Editor’s Note: Jeff Yang is a columnist for The Wall Street Journal Online and contributes frequently to radio shows, including PRI’s “The Takeaway” and WNYC’s “The Brian Lehrer Show.” He is the co-author of “I Am Jackie Chan: My Life in Action” and editor of the graphic novel anthologies “Secret Identities” and “Shattered.” The opinions expressed in this commentary are solely those of the author.
Jeff Yang: Let's not read too much into Joss Whedon's quitting Twitter because of allegedly feminist critiques
Given Whedon's record in creating strong female heroes, why doubt his stance based on the latest Avengers movie?
It’s almost cliché to call Joss Whedon a polarizing figure, because you don’t get to be an auteur of billion-dollar blockbuster epics without breaking eggs, and occasionally hearts.
He’s one of those rare creators with a fan base so cultishly devoted that they’ll follow him from platform to platform and genre to genre without pause, embracing projects simply because his name’s above the title (yes, he did direct a film adaptation of Shakespeare’s “Much Ado About Nothing” – why do you ask?).
Yet he also has more than his share of detractors, who call his writing heavy on snark and short on substance, his plotlines thick with tropes recycled from project to project, his directing clumsy and uninspired. Yet generally, even those who question his talent acknowledge that he’s been responsible for some of pop culture’s most memorable and empowering female characters — Buffy Summers and Willow Rosenberg of “Buffy the Vampire Slayer,” River Tam of “Firefly,” Melinda May of ABC’s “Marvel’s Agents of S.H.I.E.L.D.” And yes, Natasha Romanoff, a.k.a. Black Widow, the one-woman black-ops brigade of Whedon’s star-studded superhero super-hit “The Avengers.”
Avengers: From comics to screen
Since last week’s release of that film’s sequel, however, “The Avengers: Age of Ultron,” Whedon’s reservoir of feminist goodwill seems to have evaporated as if struck by a white-hot meteorite. The reason, as aptly articulated by the likes of Sara Stewart in IndieWire, is that in “Age of Ultron,” the butt-kicking Black Widow is a shadow of what she was in the original film.
She’s a subordinate presence, there to retrieve Captain America’s shield and serve as Hulk Whisperer to stem the Angry Green Giant’s rage with a caress and a lullaby. She’s a romantic foil for the Hulk’s alter ego, Dr. Bruce Banner (which, given her previous onscreen pairings with teammates Hawkeye and Captain America, prompted actors Jeremy Renner and Chris Evans to make disgustingly misogynist remarks at Black Widow’s expense during “Ultron“‘s press junket). She’s a lady in distress, captured and caged by the titular killer android, and saved from certain death by her gamma-irradiated champion.
Most troubling of all is the scene in which she reveals a hitherto-unknown secret of her character: As part of her adolescent “processing” as a candidate for Russia’s covert assassin corps, she was sterilized, to prevent her – a death-dealer – from ever bringing life into the world. “You’re not the only monster on the team,” she tells Banner, with the implication that a woman unable to give birth is somehow as grotesque as a man whose unstable temper turns him into a mindless, unstoppable force for destruction.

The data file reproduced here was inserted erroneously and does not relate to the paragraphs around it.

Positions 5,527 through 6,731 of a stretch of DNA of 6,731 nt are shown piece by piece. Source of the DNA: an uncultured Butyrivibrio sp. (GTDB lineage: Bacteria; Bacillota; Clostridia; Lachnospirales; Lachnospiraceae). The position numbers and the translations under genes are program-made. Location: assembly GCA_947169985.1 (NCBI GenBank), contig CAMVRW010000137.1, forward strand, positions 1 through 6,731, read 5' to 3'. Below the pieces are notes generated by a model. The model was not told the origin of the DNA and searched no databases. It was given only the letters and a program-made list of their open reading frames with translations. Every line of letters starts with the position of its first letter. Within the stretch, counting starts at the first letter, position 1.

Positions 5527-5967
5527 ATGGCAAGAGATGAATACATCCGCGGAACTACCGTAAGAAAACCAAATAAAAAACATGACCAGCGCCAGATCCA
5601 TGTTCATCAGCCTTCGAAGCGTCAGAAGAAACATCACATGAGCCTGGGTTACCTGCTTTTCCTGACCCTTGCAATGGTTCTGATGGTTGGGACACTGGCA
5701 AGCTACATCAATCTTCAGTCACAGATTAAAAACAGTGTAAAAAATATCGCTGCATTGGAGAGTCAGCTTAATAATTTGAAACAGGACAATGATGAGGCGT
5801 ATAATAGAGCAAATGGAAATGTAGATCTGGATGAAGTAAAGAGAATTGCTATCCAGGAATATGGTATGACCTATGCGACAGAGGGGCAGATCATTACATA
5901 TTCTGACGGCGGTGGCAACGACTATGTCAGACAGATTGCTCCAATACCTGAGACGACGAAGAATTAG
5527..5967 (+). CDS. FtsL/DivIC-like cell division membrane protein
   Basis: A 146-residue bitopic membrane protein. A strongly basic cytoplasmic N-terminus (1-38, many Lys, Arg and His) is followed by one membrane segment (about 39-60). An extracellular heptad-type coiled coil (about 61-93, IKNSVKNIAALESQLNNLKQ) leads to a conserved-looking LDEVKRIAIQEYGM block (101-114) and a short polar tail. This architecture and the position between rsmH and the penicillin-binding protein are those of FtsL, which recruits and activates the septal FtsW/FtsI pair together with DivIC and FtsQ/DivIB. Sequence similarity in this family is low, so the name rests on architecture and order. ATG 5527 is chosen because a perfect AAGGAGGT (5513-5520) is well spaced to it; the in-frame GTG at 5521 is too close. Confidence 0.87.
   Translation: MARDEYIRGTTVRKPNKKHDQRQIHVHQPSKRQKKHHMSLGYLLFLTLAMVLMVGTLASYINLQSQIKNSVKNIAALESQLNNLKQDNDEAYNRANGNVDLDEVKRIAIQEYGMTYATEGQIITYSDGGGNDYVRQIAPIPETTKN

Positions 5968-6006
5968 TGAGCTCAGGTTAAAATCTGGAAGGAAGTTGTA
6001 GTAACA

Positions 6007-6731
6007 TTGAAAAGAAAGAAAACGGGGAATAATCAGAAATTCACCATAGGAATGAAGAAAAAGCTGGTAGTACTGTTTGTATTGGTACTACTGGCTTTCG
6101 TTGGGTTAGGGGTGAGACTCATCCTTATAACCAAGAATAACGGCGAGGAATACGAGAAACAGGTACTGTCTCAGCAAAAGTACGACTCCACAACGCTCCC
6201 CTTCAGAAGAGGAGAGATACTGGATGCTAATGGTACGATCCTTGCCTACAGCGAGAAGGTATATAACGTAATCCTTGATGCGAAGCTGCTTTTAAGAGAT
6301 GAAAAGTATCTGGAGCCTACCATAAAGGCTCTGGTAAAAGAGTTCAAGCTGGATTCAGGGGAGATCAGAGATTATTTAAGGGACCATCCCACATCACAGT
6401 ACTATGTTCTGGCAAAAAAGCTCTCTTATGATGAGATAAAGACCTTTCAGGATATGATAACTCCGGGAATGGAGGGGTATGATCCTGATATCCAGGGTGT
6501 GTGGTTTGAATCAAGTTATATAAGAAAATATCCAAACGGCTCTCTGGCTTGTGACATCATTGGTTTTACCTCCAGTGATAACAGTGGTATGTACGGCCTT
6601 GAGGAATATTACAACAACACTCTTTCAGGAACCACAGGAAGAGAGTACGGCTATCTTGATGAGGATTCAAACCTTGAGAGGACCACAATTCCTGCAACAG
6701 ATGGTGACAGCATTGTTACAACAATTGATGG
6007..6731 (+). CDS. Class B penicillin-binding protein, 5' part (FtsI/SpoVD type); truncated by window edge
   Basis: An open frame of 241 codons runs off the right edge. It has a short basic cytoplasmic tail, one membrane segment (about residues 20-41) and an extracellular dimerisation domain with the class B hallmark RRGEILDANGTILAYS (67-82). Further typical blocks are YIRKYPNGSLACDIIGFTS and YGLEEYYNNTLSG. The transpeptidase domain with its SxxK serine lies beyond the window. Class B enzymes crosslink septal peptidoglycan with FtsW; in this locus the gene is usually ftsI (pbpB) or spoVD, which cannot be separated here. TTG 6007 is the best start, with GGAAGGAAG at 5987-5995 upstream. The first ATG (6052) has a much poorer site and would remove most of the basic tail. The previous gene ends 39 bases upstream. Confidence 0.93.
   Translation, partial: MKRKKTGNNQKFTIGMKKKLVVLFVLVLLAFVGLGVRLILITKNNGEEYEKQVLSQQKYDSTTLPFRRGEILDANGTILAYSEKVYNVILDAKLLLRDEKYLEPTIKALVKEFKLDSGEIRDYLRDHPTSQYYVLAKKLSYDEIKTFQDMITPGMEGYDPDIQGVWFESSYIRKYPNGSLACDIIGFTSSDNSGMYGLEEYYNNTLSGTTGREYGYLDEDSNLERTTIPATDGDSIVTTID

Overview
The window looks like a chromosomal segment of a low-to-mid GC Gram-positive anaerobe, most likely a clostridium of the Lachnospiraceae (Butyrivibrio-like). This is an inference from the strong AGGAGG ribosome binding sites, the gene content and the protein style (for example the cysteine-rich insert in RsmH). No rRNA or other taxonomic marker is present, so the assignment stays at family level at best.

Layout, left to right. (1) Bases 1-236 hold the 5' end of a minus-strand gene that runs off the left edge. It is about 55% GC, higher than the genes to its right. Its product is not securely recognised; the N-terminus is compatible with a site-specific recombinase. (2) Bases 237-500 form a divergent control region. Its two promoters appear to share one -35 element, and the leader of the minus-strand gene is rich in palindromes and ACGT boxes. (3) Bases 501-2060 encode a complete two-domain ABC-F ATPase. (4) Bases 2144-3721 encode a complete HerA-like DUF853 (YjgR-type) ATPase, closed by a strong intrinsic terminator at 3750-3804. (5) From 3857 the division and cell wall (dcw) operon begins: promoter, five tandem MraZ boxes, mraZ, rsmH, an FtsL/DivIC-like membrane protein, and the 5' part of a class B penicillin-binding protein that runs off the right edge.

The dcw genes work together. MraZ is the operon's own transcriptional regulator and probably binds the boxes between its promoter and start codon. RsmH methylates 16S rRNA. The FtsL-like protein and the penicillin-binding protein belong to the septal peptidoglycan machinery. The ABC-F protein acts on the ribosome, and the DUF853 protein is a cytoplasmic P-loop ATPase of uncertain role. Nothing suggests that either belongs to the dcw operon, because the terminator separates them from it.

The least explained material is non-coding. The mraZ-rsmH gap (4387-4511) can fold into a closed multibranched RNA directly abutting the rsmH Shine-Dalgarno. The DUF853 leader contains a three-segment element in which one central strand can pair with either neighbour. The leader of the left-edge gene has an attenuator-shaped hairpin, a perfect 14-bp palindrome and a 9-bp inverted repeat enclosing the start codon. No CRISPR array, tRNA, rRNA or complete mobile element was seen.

Alongside lucidly disappointed voices like Stewart’s were more vitriolic ones raised on social media, calling him sexist, misogynist and worse. The volume of condemnation may have proved overwhelming: On May 4, Whedon quietly bid farewell to his 1.14 million followers and deleted his Twitter account, prompting some to suggest that it was “feminist backlash” that led him to flee the platform. (Whedon has denied this vociferously, saying instead that he needed to step back from an activity that had become like “another job” so he could focus on his actual writing.)
Whatever the truth behind Whedon’s decision to sign off of social media, the still-raging debate does highlight serious questions around the endemic sexism of the superhero canon, which is now an immensely lucrative and increasingly influential pillar of popular culture.
The treatment of Black Widow in “Age of Ultron” was cringeworthy. But it’s just a tree in a forest of anti-feminism. Female superheroes still get short shrift in the world of TV and cinema – long after Superman and Batman have been remade multiple times, a Wonder Woman movie is just now getting off the ground and targeted at 2017. Marvel won’t launch a film centered on a female hero until 2018, when “Captain Marvel” finally takes flight. A leaked email from Marvel Entertainment CEO Ike Perlmutter suggested a reason why: The history of female superhero movies has been financially disastrous.
Now, to be fair, there is absolutely no reason to believe that these films failed because they focused on female masked marvels; that itself is a sexist assumption, and one easily contradicted by available evidence.
After all, there are any number of films that prove a woman hero in a quality vehicle can deliver at the box office, from last year’s $460 million-earning “Lucy” (starring Scarlett Johansson, out of her Black Widow catsuit), to 2010’s $300 million-scoring Angelina Jolie vehicle “Salt,” to all three “Hunger Games” movies.
As with many things, we tend to get the movies we deserve. If we want to see a woman superhero take flight, fans have to demand it – and support it with the only votes Hollywood cares about, our ticket-buying dollars.